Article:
As US state capitals brace for possible violence ahead of the presidential inauguration next week, Kathy Sheehan is leaving nothing to chance.
Mayor of Albany, capital of New York state, for the past seven years, she has witnessed thousands of people protesting at the state house on every issue from gun rights to education funding.
“You name it, we have it here”, she told the Financial Times.
But on the morning of January 6, two people were stabbed and a third taken into custody at a pro-Trump protest in the city — one of many around the country that included the rampage in Washington DC in which five people died.
“The difference”, Ms Sheehan said, “is we are seeing a call to armed protest. That is not something we have experienced here before.”
Albany is one of 50 state capitals stepping up security in the wake of last week’s deadly insurrection at the US Capitol in Washington. The FBI warns of potential threats to state houses by extremist groups in the remaining days of the Trump administration.
On Friday, Michigan became the latest to activate the National Guard in preparation for more violence, following California’s move the day before.
Michigan was a flashpoint for such demonstrations last year. Armed protesters rallied at the statehouse in April to oppose Michigan governor Gretchen Whitmer‘s orders to curb the spread of coronavirus. In the autumn, the FBI arrested several men and charged them with conspiring to kidnap the governor and put her “on trial” for treason.
Major General Paul Rogers of the Michigan National Guard declined to say how many troops were being deployed but said it was a “significant” response “to help protect people, facilities and key infrastructure”.
Teams of federal, state and city officials are working around the clock across the country to shore up physical defences such as concrete and metal barriers around state property.
Antoinette Bacon, acting US attorney for the Northern District of New York, said the justice department is doing its “very best to ensure that the violence that happened in DC does not happen here in Albany”.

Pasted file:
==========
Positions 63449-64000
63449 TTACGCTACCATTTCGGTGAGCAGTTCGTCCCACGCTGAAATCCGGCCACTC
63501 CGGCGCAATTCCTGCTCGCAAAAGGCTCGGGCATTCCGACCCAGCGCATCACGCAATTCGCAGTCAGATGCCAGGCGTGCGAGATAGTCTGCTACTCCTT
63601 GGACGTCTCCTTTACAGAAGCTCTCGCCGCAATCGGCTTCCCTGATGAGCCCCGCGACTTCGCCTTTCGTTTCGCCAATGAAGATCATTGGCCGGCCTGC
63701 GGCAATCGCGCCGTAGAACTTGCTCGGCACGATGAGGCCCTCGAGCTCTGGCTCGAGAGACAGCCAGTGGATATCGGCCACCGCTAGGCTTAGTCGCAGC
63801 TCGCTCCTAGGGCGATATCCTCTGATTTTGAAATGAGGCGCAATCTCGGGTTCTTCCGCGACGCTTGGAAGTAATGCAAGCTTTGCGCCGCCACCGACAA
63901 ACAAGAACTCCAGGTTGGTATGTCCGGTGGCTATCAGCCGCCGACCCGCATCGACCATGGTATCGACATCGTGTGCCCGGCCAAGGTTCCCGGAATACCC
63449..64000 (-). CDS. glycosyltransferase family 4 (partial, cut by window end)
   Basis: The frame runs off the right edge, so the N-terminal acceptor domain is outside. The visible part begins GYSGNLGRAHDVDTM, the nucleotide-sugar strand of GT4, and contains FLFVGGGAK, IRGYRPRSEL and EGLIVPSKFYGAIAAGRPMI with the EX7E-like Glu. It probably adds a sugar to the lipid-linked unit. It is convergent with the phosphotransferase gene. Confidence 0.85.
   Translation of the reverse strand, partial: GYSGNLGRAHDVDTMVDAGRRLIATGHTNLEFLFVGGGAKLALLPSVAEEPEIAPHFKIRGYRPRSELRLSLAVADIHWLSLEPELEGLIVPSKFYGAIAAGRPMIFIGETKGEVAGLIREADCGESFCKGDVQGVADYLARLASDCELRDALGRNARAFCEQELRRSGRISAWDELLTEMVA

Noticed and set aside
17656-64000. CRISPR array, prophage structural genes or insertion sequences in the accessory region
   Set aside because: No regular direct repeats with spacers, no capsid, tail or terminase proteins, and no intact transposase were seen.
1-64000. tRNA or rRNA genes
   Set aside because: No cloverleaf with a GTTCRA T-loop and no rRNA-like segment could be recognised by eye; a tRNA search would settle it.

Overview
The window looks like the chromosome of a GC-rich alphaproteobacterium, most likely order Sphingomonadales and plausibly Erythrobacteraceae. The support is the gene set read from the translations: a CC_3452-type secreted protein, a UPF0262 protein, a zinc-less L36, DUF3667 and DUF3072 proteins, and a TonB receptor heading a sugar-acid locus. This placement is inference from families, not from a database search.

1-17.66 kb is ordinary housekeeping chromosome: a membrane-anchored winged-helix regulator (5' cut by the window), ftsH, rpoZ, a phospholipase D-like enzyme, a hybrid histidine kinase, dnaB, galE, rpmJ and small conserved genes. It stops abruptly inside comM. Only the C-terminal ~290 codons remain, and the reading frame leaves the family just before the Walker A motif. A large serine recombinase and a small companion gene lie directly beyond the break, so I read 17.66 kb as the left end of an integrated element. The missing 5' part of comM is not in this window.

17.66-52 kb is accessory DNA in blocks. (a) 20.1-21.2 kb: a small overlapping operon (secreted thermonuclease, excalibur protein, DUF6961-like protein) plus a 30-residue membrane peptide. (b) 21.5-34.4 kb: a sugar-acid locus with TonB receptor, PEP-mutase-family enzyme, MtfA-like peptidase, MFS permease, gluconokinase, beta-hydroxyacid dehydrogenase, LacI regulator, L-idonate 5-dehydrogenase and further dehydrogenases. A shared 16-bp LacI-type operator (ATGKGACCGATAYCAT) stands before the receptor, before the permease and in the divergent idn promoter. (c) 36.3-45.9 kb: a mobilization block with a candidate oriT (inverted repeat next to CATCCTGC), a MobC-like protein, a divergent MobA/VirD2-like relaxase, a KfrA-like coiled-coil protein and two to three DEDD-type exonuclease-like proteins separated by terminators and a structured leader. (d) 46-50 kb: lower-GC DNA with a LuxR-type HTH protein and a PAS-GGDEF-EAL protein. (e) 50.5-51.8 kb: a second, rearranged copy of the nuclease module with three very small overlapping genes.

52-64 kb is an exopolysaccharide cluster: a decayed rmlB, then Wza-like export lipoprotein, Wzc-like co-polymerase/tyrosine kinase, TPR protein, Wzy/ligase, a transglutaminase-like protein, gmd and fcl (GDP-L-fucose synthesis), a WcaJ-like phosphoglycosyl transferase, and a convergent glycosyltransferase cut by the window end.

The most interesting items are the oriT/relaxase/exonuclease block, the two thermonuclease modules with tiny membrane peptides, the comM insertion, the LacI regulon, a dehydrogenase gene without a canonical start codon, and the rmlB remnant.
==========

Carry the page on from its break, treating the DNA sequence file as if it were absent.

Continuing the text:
Part of that work, she said, is clarifying what does and does not constitute the right to free speech enshrined in the US First Amendment.
“Let’s be very clear: violence is not speech. Stabbing, shooting, destroying property, hurting other people: that’s not speech. Those are criminal acts and they should and must be prosecuted.”
Over the past week, concrete barriers have been set up to block an access road next to New York’s state capitol, which is situated in the heart of Albany’s downtown, steps away from other state and local office buildings and a bustling restaurant and bar scene. Metal grates adorned with “no trespassing” signs now block the steps to the French château-style capitol building, and both state and local officials are stepping up police presence.
Officials say they are expecting demonstrations in the area leading up to Mr Biden’s inauguration. Thomas Relford, special agent in charge of the FBI field office in Albany, said that, as of Thursday, “there are no specific, no credible threats that there is going to be any type of armed protest” in the region.
Mayors of state capitals around the country took part in a Zoom webinar this week to discuss security and safety plans for their cities, according to Ms Sheehan. Mayors of capitals from Sacramento to Santa Fe have issued statements pledging increased security. Municipal officials in Tallahassee, capital of Florida, said it will close its city hall on Tuesday and Wednesday of next week on local police advice.
Meanwhile, the handling of last week’s skirmish in Albany has heightened tensions. State police said that “a preliminary investigation into the [state capitol] incident has determined, after a fight broke out between rally-goers and counter-protesters, two of the rally-goers were stabbed by a counter-protester”.
All Of Us, a local activist group, held a demonstration outside the capitol and posted to its Facebook page on Wednesday, arguing that police are disproportionately arresting and charging opponents to pro-Trump groups.
Ms Sheehan said that she respects individuals’ first amendment right to peacefully protest and speak their mind on issues, and understands that as the state capital, Albany is a magnet for such protests.
Albany is the capital of a strongly Democratic state anchored by the nation’s largest city, New York, some 150 miles south along the Hudson River. But it is surrounded by a more politically conservative upstate region, and over the course of the 2020 presidential campaign the city became a focal point for regular gatherings of what Ms Sheehan described as “very large Trump caravans”.
“They came from all over, it was intimidating,” she said. “I had calls from residents saying they saw people bearing rifles out of their windows, their cars were boxed in. Those kinds of tactics have people on edge.”
additional reporting by Claire Bushey in Chicago